I hope it was not implied in my previous post that because I thought that Eugene Peterson’s memoir The Pastor was not a good memoir that I therefore thought any less of Peterson himself. Far from it. His voice is still a clear and meaningful one for those of us seeking to be pastors in the 21st century.
As such, I find that I resonate with him on many topics. One incidental comment made in his memoir has to do with detective fiction:
When I don’t know what to do, I read a murder mystery. Murder mysteries are the cleanest, least ambiguous moral writing that we have. All the while you are reading, no matter how confused you are about the motives or the significance of clues, you know that eventually the murderer will be identified and justice done. Just stay at it long enough and everything will be sorted out.”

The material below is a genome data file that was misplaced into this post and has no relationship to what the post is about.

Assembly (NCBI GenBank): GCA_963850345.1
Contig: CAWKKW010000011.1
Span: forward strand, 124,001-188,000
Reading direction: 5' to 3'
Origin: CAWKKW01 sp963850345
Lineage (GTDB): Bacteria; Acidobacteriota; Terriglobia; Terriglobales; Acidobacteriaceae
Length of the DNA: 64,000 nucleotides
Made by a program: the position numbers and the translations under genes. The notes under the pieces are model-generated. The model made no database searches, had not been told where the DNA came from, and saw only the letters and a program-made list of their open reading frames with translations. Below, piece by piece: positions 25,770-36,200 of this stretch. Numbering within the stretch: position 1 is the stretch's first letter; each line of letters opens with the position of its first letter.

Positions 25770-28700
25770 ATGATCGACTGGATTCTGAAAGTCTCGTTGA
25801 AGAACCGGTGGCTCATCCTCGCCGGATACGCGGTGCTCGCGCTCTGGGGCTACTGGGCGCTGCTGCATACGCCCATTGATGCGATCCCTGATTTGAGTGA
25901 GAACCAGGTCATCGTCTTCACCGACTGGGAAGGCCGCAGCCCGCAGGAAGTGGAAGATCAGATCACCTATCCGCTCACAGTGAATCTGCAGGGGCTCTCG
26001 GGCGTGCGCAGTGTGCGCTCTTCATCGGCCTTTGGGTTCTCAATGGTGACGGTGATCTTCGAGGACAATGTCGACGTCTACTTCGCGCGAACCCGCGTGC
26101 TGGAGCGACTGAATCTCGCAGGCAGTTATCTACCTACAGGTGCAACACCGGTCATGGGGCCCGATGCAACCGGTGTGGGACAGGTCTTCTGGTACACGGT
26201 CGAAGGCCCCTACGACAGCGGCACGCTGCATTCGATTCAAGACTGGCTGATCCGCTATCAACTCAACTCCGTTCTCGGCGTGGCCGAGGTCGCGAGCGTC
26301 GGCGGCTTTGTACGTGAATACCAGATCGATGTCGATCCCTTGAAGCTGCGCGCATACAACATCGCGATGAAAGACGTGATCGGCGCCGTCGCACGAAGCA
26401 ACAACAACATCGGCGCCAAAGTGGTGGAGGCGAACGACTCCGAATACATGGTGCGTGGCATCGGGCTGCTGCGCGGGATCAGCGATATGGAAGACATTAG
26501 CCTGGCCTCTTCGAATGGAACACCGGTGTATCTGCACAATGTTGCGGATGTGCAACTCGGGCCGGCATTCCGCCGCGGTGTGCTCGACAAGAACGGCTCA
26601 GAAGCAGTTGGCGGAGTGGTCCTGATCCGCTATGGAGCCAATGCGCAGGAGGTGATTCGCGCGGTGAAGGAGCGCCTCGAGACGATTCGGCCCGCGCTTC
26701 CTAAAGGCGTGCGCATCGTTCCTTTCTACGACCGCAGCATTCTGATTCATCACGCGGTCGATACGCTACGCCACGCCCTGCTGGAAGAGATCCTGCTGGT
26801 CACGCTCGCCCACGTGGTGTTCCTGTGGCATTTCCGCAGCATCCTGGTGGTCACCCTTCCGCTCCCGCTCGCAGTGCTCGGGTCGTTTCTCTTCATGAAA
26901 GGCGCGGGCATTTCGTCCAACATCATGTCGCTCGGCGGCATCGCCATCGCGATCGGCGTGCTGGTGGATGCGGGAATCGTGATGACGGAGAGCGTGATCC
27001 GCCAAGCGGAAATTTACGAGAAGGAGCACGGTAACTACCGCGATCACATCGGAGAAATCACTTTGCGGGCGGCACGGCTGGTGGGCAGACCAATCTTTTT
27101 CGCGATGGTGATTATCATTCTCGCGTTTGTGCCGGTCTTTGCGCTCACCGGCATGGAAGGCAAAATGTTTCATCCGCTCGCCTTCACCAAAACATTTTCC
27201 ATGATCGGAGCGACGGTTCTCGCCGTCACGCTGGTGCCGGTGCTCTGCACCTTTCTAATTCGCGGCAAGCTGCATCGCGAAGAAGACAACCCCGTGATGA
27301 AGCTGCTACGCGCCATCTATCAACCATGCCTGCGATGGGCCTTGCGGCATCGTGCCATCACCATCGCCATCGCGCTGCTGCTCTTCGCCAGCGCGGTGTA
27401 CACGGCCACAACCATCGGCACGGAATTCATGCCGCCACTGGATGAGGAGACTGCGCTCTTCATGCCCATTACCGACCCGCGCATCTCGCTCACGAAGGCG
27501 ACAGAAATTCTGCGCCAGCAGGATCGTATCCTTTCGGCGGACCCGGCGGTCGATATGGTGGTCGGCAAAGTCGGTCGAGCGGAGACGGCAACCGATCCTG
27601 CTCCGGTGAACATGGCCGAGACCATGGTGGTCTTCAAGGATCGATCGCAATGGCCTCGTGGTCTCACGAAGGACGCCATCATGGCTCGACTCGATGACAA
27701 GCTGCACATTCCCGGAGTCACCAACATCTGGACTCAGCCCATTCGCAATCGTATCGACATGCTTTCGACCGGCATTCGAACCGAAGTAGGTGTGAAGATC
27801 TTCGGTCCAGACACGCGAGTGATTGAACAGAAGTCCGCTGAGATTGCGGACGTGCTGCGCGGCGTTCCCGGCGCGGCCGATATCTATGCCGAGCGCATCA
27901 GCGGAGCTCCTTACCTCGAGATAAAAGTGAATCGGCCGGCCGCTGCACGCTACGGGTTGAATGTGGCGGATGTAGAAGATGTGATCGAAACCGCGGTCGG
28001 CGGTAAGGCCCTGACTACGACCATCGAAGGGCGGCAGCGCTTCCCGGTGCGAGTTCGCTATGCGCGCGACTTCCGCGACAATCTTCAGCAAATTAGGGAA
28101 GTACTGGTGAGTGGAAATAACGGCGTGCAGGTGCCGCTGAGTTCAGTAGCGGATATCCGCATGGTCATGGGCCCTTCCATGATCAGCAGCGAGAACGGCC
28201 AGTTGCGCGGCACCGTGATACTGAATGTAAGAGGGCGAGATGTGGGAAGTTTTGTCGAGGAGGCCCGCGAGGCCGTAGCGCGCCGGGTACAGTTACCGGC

Agreeing with this is Denis Haack as he quotes mystery author P. D. James:
“What the detective story is about,” author P. D. James says, “is not murder but the restoration of order.” …we yearn for order, prefer it, and instinctively know that disorder can blossom into a chaos that can be deadly. In such a world, when a detective solves the crime a bit of order is restored in a corner of our badly fragmented world. Even a fictional account can refresh our hope that against all odds order just might be able to be restored.
Haack goes on to commend a recently completed ten-year British detective show called Foyle’s War which exemplifies this point.
We have watched some of the episodes multiple times, purely for the enjoyment of seeing them. At the end we are always satisfied, not simply because a measure of order has been restored, but because we feel edified, having watched a virtuous character bring law, justice, and mercy into his corner of a broken world.
I hope to have more to say about Foyle’s War, easily my favorite television series in recent memory. In the meantime, read P. D. James or sit on the couch and begin the 20 plus episodes of Foyle’s War. Well, well worth it.